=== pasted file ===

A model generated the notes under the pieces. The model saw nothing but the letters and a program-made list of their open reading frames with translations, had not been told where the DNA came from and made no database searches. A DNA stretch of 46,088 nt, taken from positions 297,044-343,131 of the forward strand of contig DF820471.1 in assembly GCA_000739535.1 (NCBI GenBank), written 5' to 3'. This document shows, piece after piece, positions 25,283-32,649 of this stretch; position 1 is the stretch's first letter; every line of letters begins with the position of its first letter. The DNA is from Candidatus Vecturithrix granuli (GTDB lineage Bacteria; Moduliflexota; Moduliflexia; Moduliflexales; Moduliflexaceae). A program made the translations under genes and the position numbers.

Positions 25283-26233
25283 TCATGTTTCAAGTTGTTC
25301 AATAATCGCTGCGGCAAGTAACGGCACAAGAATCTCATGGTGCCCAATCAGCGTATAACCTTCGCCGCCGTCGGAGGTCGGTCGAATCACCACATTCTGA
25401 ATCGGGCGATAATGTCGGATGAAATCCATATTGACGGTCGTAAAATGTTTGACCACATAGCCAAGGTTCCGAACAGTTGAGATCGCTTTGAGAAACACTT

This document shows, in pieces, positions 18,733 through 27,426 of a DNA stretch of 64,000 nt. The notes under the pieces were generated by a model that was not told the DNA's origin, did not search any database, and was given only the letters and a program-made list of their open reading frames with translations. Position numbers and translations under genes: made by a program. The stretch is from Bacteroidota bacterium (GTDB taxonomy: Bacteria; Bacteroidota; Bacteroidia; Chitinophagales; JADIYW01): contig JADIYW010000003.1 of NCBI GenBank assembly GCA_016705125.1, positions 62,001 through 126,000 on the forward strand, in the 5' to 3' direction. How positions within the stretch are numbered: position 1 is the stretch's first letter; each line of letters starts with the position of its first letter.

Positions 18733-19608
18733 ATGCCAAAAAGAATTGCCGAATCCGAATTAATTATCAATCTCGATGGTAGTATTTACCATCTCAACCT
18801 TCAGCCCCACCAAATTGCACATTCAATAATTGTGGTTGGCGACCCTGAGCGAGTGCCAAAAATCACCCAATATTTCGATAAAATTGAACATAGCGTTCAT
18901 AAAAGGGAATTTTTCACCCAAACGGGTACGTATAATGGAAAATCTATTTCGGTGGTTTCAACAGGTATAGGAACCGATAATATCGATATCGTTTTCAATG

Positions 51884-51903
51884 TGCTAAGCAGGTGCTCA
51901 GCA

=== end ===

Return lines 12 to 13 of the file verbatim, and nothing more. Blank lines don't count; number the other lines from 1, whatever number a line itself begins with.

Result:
51884 TGCTAAGCAGGTGCTCA
51901 GCA